The Bears allowed cornerback Jaylon Johnson to seek out potential trade partners ahead of Tuesday’s 3 p.m. trade deadline, but no deal emerged by the deadline.
Johnson, who is 24 years old, will remain in the Bears’ secondary through the remainder of the 2023 season. In a splash move earlier in the day, the Bears traded a second-round draft pick for Washington Commanders defensive end Montez Sweat.
All in all, the Bears improved their defense in the short term. What it means in the long term is that the Bears have some serious contract negotiations to attend to. Both Johnson and Sweat are in the final year of their respective rookie contracts.
The Bears and Johnson reportedly tried to agree on a contract extension over the previous week. Just nine days ago, Johnson had two interceptions for the Bears in a win over the Las Vegas Raiders, sparking a discussion about his future.
But those extension talks appeared to hit a snag as Tuesday’s trade deadline neared. Johnson has made about $5.7 million dollars over the course of his rookie deal. A top veteran cornerback these days will cost a team more than $15 million per season.
Bears general manager Ryan Poles has thus far been selective when it comes to handing out big contract extensions. Tight end Cole Kmet is the only homegrown talent drafted by the previous GM who has received a high-paying extension from Poles. Kmet signed a four-year, $50 million deal in late July. Under former GM Ryan Pace, the Bears originally drafted Johnson with a 2020 second-round pick, just seven spots after they selected Kmet.
Now, the Bears will have to go back to the drawing board with Johnson. That could happen at any point during the remainder of the season.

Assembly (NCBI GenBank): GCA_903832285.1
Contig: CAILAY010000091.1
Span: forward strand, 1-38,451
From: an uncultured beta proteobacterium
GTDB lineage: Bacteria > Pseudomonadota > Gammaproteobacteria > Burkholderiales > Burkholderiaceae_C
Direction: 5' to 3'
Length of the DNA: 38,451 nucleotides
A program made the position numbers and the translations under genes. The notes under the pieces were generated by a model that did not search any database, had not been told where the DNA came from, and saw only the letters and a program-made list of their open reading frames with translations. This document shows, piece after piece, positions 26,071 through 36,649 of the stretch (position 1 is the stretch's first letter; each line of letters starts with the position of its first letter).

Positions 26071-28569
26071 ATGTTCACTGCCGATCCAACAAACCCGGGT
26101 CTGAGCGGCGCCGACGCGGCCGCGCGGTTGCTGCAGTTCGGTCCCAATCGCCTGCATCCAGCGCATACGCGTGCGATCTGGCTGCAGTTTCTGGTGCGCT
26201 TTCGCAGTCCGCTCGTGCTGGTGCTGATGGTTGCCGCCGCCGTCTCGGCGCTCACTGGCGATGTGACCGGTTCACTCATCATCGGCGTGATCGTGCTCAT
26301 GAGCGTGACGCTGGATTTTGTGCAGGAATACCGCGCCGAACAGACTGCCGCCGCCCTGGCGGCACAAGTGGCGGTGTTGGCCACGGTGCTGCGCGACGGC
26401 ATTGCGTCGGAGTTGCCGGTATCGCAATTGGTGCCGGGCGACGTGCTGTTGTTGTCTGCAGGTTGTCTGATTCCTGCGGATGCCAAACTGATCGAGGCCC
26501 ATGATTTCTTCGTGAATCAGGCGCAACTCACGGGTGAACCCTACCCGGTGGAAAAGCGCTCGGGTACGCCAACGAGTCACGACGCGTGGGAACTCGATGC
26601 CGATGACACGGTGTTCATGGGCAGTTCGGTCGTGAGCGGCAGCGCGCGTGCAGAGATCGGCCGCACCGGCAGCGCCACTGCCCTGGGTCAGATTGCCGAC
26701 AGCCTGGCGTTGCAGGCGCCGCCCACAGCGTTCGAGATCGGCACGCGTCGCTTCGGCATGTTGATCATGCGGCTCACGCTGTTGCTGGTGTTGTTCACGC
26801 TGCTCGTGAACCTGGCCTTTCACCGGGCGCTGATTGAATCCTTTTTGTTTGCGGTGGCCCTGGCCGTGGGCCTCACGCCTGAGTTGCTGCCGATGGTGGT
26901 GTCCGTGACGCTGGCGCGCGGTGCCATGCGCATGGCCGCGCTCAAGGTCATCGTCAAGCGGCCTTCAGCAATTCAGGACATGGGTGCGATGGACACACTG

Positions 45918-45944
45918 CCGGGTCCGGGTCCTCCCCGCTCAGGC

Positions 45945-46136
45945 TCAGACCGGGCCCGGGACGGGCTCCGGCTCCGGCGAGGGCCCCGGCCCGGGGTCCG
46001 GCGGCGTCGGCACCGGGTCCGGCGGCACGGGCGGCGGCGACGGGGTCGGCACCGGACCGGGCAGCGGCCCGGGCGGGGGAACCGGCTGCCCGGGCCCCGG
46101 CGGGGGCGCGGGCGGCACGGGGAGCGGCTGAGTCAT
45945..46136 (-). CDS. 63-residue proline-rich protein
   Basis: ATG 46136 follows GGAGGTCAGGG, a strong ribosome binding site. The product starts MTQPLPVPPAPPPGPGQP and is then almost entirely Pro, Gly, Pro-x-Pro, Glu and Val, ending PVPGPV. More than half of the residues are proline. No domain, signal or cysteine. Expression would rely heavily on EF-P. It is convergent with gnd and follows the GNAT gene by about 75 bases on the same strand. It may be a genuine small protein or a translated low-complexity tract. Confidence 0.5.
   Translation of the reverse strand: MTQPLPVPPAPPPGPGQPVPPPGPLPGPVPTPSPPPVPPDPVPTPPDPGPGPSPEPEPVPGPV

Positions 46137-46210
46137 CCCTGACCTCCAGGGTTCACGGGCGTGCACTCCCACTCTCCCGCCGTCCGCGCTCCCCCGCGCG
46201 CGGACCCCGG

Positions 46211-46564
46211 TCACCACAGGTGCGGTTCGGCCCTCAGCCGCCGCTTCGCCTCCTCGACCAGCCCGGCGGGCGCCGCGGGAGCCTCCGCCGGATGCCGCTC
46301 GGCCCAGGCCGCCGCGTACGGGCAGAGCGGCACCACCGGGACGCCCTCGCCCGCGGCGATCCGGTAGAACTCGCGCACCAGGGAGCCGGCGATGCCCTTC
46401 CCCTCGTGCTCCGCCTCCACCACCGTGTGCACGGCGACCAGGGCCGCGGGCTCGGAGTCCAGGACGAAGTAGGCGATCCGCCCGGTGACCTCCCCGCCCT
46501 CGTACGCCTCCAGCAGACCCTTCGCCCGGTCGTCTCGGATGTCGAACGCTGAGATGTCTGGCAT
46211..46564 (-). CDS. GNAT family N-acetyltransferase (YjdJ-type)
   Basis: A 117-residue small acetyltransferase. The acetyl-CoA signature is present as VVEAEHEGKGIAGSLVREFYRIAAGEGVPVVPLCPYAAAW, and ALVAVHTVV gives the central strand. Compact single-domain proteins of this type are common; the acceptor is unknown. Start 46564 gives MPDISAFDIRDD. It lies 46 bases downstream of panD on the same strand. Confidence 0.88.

Simply put, Johnson wants to be paid.
“I wanted [a contract extension] as early as possible, of course, heading into the season and things like that,” Johnson said last week. “[I’m] not really caught up in exactly how [it gets done], but hoping it plays out the way I want it to.”
I wanted [a contract extension] as early as possible, of course, heading into the season and things like that. [I’m] not really caught up in exactly how [it gets done], but hoping it plays out the way I want it to.”— Jaylon Johnson, Bears cornerback
It stands to reason that if both sides could agree on what Johnson was worth, a deal would’ve been done long ago.
As for Sweat, the Bears wouldn’t have traded for him if they didn’t think they could sign him to a new contract. Sweat, 27, has 6.5 sacks already this season. He was one of two highly sought-after defensive ends who the Commanders traded Tuesday. San Francisco traded for Chase Young as well.
In exchange for Sweat, the Bears traded away their own second-round pick, which would be the No. 35 overall pick if the season ended today.
A top edge rusher in the prime of his career could cost the Bears $20 million a year. Sweat is a talented pass rusher with 35.5 career sacks and nine forced fumbles in 67 games over the past five seasons. The Bears will have the chance to work with him over the next two months and they will have first crack at signing him before he hits free agency.
After the two deals, the Bears currently have six selections in April’s NFL draft: two first-round picks (their own and Carolina’s), a third-round pick, two fourth-round picks (theirs and Philadelphia’s) and a fifth-round pick.
With a 2-6 record, the Bears didn’t necessarily appear to be a team that would be buying at the trade deadline. But Poles has remained aggressive at the trade deadline over his two seasons as GM. While a year ago he did shed players on expiring contracts like Robert Quinn and Roquan Smith, he also bought in on receiver Chase Claypool.
The Claypool experiment, obviously, did not work out well. The Bears traded Claypool to Miami in early October. The Sweat trade is different because Sweat is going to need a new contract once the 2023 season ends.
In their back pocket, the Bears still hold the franchise tag. If they can’t agree to an extension with either Johnson or Sweat, they could always tag one of them and force them to remain under contract for another season. Those are typically costly one-year deals, but with $110 million in available cap space next season, the Bears have more cap space than any other NFL team.
In 2023, the franchise tag on a cornerback cost $18.1 million for one season, while the price for a defensive end was $19.7 million. Those numbers will rise slightly in 2024.
For now, though, the Bears have two talented defenders on their roster for the remainder of the 2023 season.